|Palais de Congrès is my favourite building in Montréal|
I learned French
While I was in Montréal, I took a four-day course at the Musée des Beaux Arts called “Stimulate Your Creativity.” It was for all levels of artists, and I really had no expectations going in. But the class proved to be challenging in a whole new way. It was all in French!
My French is okay since I grew up in Ottawa, but living in Vancouver I don’t practice often. And given that art vocabulary is very specific, it was tough to understand what the heck was going on; however everyone was extremely nice, and I muddled through. My French got better, but my English got worse, and at one point I seemed unable to make a correct sentence in either language.
What I loved most was the joie de vivre of the class, there was a lot of joking, conversation and admiration. And after brutal art school crits, listening to crits that were completely positive was a joy. Everyone’s confidence seemed to be building up and there was so much laughter and chatting by the last day. I have to say, I think French-Canadians, and Montréalers in general, are having more fun than most Canadians. They are quicker to smile and make jokes, and I loved being in that milieu.
I learned I’m online too much
Due to circumstances that seemed to be too complicated to solve by texting, I could not get the internet going in the apartment. So I had to lug my trusty laptop to the corner coffee shop where the French-Canadian guy was completely charming (see lesson above) but the Anglo guy kept saying, “Just the mineral water?” as if nobody on the planet had ever ordered only a drink before. Readers of the blog may not have noticed I was online less, since I was blogging more. I would write up blog posts at home and then use my hour at the café to post and get caught up on my social media. But I quickly realized how much more I was getting done when I didn’t watch hours of video on Maru’s new roommate or the latest red carpet fashion disaster. I wrote more constructive things (like posts), and I did more painting and home decorating. And I had all that time for walking and searching for free furniture. I’ll admit, I did get bored occasionally and took naps, but in general life was way more productive. I’ll be keeping that up.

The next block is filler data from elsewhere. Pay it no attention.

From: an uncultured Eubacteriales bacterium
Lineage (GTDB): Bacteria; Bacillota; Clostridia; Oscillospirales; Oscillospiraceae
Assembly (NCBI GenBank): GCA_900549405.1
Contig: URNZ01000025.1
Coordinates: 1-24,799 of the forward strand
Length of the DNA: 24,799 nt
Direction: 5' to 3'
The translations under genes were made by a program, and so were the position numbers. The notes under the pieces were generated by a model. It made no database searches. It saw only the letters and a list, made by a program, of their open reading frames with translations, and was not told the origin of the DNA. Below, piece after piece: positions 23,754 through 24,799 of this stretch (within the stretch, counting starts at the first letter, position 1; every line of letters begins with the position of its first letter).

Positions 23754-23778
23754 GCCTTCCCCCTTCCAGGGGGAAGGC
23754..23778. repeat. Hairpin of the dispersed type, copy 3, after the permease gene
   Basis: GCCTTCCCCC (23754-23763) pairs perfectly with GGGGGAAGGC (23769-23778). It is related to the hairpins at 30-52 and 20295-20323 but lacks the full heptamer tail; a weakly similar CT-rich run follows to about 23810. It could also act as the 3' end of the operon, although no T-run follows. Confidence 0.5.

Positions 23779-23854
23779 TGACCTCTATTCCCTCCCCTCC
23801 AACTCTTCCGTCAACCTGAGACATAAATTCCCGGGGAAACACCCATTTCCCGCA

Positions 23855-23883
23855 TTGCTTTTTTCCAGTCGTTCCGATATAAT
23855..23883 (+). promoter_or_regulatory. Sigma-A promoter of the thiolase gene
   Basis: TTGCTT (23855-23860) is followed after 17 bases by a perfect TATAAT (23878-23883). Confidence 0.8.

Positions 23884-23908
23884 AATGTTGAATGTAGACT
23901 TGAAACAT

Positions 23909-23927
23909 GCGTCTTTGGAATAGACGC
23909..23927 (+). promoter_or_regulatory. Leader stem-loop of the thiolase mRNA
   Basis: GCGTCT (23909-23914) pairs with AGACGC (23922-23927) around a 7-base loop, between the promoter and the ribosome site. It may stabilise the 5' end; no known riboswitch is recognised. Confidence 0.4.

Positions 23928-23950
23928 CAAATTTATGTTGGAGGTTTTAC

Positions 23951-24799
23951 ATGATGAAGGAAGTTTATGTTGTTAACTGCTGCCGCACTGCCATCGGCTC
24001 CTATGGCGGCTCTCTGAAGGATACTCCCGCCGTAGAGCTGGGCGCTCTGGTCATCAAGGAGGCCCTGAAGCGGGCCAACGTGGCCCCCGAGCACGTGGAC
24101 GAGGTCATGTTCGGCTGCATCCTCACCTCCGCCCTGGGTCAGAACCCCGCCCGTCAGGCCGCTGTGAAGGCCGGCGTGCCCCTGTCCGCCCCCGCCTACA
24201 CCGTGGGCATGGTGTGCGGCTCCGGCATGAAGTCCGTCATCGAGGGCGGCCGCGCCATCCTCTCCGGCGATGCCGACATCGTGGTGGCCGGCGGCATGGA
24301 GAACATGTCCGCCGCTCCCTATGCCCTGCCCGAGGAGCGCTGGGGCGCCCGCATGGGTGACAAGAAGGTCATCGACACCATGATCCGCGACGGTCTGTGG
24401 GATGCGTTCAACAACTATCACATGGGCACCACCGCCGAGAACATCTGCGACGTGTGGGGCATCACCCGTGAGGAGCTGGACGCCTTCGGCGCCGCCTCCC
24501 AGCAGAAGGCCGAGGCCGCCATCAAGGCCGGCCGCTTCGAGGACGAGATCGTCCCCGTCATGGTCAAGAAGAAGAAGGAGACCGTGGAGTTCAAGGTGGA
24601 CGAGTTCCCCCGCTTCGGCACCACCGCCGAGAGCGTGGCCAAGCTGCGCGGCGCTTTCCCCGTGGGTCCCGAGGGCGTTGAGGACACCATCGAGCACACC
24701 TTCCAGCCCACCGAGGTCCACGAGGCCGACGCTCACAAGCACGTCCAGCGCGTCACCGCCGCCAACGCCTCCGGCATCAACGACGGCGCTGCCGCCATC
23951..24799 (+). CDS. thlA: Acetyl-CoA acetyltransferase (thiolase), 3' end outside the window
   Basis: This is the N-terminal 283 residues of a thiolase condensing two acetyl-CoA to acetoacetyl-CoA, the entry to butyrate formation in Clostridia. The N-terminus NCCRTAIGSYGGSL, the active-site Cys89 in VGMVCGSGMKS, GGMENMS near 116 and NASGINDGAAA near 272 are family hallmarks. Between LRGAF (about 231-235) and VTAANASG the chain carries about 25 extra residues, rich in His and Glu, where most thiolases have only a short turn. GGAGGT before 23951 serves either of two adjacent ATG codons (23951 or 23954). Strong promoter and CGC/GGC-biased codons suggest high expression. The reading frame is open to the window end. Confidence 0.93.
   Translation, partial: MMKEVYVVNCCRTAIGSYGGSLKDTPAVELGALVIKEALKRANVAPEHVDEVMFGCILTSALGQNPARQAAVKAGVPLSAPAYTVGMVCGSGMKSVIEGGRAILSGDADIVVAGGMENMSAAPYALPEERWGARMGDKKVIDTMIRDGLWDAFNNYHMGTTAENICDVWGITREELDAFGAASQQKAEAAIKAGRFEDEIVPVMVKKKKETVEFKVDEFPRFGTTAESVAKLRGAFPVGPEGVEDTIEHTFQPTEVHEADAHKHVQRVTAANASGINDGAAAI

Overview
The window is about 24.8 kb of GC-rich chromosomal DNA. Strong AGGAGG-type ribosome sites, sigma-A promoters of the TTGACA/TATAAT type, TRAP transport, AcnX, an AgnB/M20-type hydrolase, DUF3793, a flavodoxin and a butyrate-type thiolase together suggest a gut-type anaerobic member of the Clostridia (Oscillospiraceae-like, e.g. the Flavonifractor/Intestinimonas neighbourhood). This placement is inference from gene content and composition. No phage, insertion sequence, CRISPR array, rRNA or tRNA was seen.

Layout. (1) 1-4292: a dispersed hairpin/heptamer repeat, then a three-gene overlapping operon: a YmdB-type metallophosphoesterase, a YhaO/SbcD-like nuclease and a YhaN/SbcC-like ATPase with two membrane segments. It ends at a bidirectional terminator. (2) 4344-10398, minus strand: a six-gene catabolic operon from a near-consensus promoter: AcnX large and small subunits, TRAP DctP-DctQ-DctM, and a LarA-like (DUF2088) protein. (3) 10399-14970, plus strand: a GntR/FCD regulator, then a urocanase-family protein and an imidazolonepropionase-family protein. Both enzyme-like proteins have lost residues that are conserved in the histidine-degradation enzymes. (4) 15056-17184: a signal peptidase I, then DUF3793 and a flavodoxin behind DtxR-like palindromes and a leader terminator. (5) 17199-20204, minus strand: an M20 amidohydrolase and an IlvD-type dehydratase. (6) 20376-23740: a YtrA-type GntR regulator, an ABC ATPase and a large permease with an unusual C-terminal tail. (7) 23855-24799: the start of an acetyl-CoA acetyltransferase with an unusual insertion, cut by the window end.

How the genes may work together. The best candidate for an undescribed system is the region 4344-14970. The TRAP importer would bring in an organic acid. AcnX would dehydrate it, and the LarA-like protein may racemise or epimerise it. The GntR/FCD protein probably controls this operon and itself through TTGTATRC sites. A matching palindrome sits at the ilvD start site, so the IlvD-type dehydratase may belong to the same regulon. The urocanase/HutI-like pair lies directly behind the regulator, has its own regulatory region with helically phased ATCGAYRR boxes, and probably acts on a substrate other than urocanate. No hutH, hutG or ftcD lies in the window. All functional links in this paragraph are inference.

I learned how much I like a simple life
Every time I take a vacation I think the same thing: life is easier with less. My life in Montréal was simplified with fewer clothes, possessions, duties, and friends. I didn’t even have a car, so many decisions rested upon walking distances. I was alone a lot, which rarely happens in Vancouver, but I enjoyed it…for a while anyway. Basically, my life was based on creating: art and writing. Everything else fell away, and it was all quite enjoyable.
I learned that you have to question everything
During my course, two issues came up. First, my instructor kindly told me to let her know whenever I didn’t understand something. The problem was that sometimes I did think I understood but when I asked questions, it occasionally turned out that I had completely misunderstood. Secondly, because I had to paint on paper and not panel, I found out that that the brushes I’ve been using for years are probably too stiff for the kind of painting I want to do.
These two separate issues made me realize that regularly painting is a routine, where I do what I think is right, and never ask questions. I assume I’m doing the right thing, because I’ve been successful in the past. But I could be better. I need to regularly shake up my routine, and challenge every part of the process to see how things could be better. Besides, I get to buy new art supplies now, which is one of my favourite activities. You can see why living the minimalist life is a problem for me, so I'll have to throw out stuff when I buy new stuff.
I learned that art can make a huge difference in a home
While Sam’s apartment is still not done, it’s way better now. I didn’t add a ton of new furniture, but the addition of two large canvasses–above you can see the one I did for the living room–makes the rooms look modern and minimal rather than bare and sad. Of course, it’s long been my philosophy that art makes life better, but now I’ve seen that a little art can transform a room completely.